Hate to break this to you, but ‘everyone not already saved’ is not exactly what we mean by a targeted people group.
I get the desire to reach a specific community, but what are the unique needs in the community you are targeting? We have to stop trying to be all things to all people, and instead, look within the walls of our church to assess which God-given talents our people have, as well as how we can equip them to do something with those gifts in the community. (Watch our YouTube Channel for more on this)
3. With unique needs identified, how can we meet these needs in a non-spiritual way, with excellence?
Here’s the thing- Our culture distrusts all forms of authority, including the church.
For the non-churched, leading with anything spiritual can be perceived as skeptically as inviting an ex-convict in to your home to provide personal financial counseling. Without integrity and trust, we can have no impact on others. Plan on investing 6 to 12 months, or more, in order to earn someone’s trust by meeting their personal and professional needs, before they ever feel safe opening up to you spiritually.
4. Once we have identified a target group – and earned trust by meeting a need that provided value to them- do we have opportunities for them to get further involved in our community through NON-SPIRITUAL growth events? (i.e. NOT A Bible study or Sunday service)
This question uncovers the biggest weakness- and biggest opportunity -we have as the church.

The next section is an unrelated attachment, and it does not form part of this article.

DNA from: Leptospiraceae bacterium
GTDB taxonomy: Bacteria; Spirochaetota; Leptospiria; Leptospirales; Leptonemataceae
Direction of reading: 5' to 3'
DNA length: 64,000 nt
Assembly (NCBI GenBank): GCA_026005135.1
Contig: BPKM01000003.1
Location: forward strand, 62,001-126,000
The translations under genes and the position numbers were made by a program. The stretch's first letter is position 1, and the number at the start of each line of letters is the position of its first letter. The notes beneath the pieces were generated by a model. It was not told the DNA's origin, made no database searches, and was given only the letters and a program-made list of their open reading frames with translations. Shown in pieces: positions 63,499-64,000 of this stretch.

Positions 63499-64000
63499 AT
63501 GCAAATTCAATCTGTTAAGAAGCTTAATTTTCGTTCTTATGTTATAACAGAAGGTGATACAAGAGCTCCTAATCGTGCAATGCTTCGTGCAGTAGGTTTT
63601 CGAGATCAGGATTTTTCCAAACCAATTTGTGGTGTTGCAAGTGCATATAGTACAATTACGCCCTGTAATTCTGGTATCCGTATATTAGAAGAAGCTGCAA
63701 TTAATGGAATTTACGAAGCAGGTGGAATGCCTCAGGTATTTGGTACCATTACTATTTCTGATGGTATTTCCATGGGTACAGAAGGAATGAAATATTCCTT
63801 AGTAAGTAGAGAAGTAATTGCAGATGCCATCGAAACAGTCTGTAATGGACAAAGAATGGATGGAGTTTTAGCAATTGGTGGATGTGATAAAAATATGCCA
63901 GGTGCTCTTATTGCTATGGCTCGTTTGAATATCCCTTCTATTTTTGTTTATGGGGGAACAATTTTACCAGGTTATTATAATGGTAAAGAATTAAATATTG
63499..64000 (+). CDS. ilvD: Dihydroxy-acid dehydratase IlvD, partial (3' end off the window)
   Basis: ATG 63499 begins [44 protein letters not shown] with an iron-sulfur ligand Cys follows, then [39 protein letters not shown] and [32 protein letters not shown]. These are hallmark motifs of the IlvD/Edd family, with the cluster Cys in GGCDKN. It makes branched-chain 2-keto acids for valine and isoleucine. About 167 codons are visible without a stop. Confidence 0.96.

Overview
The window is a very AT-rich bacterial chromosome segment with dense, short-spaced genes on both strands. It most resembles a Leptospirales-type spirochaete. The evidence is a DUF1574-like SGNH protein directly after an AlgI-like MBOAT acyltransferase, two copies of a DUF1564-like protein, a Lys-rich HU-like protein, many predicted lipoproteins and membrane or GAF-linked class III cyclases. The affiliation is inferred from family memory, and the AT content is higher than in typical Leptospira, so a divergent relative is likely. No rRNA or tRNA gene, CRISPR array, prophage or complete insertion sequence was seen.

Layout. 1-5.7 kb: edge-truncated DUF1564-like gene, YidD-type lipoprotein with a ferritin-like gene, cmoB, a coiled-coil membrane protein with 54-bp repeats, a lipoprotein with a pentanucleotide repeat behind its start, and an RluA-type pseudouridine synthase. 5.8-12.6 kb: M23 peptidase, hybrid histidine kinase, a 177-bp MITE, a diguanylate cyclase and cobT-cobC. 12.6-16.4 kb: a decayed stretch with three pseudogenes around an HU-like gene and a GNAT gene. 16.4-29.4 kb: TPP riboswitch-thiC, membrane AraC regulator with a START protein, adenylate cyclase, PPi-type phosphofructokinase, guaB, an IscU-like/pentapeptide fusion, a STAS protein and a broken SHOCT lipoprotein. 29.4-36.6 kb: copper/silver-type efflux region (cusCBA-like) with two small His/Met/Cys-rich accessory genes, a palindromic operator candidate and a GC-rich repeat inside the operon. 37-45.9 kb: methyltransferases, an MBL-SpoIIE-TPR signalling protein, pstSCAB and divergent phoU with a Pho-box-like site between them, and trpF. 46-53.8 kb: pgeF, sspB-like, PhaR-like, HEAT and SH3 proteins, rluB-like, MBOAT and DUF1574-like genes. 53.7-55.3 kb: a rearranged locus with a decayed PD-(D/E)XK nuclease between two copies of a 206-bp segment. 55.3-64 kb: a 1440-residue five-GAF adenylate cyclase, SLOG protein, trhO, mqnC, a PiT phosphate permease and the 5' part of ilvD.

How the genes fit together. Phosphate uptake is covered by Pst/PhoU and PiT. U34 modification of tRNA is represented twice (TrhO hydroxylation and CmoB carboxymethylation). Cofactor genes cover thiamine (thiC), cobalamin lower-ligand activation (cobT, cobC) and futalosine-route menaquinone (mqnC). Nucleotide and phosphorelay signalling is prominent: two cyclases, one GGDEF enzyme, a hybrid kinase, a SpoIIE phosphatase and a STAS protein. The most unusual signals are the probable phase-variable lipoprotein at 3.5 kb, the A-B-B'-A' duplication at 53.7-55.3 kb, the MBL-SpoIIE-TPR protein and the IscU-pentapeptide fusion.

Sure, we all have those families whose kids attended our VBS and then visited the church. Most of the time, they are displaced Christians- but hey, 1 out of a 100 might have truly found Jesus for the first time through that event and visitation process. When we craft outreach events, we often expect to meet a need, attract people to worship services … and immediately plug them into church, as result. Not only have we lost our patience when it comes to discipleship, but we have also lost our common sense. People desire authentic community. I fear, however, that, as Christians, we have forgotten how to create community for others unless we do so through a worship service or Bible study.
The key to an effective modern day discipleship strategy lies in the willingness of a church to begin the discipleship process outside the church walls, by meeting the personal or professional needs of a targeted community in a non-spiritual way. The next most critical step is providing ways for this same targeted group to get to know you (experience community with you) in another non-spiritual setting. The church that can incorporate these steps with consistency and excellence is the church that will win the opportunity to meet the spiritual needs of its community, more often then not.
For those of you who are visual:
Up Next: So far, I have only briefly discussed the modern discipleship process BEFORE deciding to follow Jesus. In part 2 of this blog, I will apply the same chain reaction to shaping a modern discipleship process to be followed AFTER a decision to follow Christ has been made.
Want to go deeper into the modern day discipleship strategy? Download this free worksheet and watch our vlog on this topic, in which we discuss specific strategies that have been both huge successes and epic fails.